We also had some trouble with my wife not being able to swallow pills, and for a week or so I was unable to give a few of them to her. She developed a symptom that was really hard on her and myself, but I didnt know what was causing it and I was scared to let anyone in the house to check it out a little. Luckily, my old "nursing brain" kicked in, and I just back-tracked things a bit, and asked myself: "OK. Whats different now, than from say a week ago, before those symptoms started?" So the thing that came up was the one medication apparently causes withdrawal symptoms, the very same as what my wife was starting to experience. Then I went to the pharmacy, kept the social distance, and asked the pharmacist if that medication could cause withdrawal symptoms, of the kind she was experiencing. She said yes, they could, so we figured out a way to get this med into her and all is well. But with everything else going on, the whole thing was quite amplified, to us. So caregivers, if your "patient" has new symptoms, just remember to think back and check the meds...maybe they are not always being swallowed, or some such thing. Usually they have it on the bottle if the med is not to be discontinued abruptly, and this one didn't have any warnings about that so Im guessing thats why it slipped past me for a while.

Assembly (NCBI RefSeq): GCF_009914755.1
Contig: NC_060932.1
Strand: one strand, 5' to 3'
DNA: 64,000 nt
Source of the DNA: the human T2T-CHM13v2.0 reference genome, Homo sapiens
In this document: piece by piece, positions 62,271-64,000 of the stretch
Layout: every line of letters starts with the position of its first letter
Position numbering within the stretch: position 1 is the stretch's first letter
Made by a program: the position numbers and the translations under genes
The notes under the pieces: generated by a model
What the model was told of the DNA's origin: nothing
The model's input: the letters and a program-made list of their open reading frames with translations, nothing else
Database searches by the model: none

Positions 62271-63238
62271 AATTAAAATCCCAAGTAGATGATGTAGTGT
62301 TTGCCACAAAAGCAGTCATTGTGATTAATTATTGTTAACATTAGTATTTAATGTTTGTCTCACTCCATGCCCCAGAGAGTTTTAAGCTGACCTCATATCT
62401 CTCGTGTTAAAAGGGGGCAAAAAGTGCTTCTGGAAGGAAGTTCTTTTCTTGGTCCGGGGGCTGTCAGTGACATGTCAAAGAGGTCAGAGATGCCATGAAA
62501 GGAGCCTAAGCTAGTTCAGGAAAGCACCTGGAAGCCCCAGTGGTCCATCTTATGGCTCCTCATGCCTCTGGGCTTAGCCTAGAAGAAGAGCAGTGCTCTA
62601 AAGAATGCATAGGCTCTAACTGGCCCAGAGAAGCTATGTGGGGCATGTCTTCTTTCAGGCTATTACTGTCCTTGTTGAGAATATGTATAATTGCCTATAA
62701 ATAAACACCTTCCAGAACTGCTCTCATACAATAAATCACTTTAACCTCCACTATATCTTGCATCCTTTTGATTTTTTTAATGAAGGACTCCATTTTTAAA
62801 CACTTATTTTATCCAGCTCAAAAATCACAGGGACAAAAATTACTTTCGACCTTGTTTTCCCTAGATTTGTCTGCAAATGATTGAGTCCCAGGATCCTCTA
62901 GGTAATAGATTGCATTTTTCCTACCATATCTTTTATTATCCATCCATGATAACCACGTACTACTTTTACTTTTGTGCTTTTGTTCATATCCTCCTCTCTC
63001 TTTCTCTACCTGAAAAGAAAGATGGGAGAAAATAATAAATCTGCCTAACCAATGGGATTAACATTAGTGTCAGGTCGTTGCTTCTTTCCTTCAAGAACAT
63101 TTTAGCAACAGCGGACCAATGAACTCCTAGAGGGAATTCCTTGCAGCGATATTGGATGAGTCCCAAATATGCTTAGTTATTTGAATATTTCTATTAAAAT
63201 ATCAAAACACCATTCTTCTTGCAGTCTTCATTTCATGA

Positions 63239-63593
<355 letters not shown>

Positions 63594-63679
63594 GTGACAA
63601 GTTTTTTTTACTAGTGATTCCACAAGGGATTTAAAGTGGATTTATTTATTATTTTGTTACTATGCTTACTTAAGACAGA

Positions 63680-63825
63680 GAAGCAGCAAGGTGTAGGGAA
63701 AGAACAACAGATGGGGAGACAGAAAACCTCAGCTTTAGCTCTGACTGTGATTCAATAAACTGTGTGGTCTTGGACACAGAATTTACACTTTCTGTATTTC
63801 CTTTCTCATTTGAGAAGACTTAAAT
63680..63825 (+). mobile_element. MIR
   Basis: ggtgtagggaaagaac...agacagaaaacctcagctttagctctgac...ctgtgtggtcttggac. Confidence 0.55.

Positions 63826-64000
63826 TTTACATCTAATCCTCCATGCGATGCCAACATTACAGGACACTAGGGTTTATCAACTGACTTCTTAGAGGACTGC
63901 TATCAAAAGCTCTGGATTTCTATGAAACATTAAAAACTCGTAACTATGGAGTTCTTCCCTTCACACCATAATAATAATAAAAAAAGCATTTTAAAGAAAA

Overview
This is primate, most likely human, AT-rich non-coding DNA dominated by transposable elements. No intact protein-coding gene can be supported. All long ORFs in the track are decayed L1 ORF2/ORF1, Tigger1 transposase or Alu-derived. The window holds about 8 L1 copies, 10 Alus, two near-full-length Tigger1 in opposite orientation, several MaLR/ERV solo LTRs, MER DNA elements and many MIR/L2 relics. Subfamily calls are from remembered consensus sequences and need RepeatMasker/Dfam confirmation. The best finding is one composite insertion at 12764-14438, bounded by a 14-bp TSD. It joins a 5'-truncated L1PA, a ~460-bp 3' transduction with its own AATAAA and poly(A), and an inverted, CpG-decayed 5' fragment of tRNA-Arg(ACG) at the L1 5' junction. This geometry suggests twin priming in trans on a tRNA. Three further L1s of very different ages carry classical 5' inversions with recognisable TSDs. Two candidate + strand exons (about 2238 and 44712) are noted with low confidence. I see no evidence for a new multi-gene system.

Had to have a conversation with the funeral home guy today; not really my idea of a Saturday afternoon conversation. But my wife has always said she doesnt want any last minute panic planning, and to make sure things are arranged, in advance. It does feel good to have that out of the way, and to know that now, I just need to make one phone call when the time comes.
Meanwhile, when the world decides to panic, I have a little survival tip that I use frequently. Just find one thing "normal" to do each day. Today, I bought her flowers. (or, did I buy those for me, lol). Just a small bunch of Tulips for $4.00 and even though she is now totally blind, I told her all about them, and they sit on the coffee table as a little monument to "life goes on," and there is no need to stop loving one another when the rest of the world wants to panic. Its one of the reasons I frequently say:
"there is always a little bit of light."
Posted by Vox on Mar 23, 2020 11:09 am
I sit often and eat meals by myself and think I can do this
Who am I kidding
I sit and watch tv, or listen to music by myself and think I can do this
Who am I kidding
Its quiet in my home and I say, I can do this
Who am I kidding
Another crisis, more medications, I can do this
Who am I kidding
He says, I’m ready, I can do this
Who am I kidding.
I have always felt safe in our home, knowing my husband is with me…….. today, I don’t feel so safe…even though he is still here
Posted by Dot75 on Mar 23, 2020 1:10 pm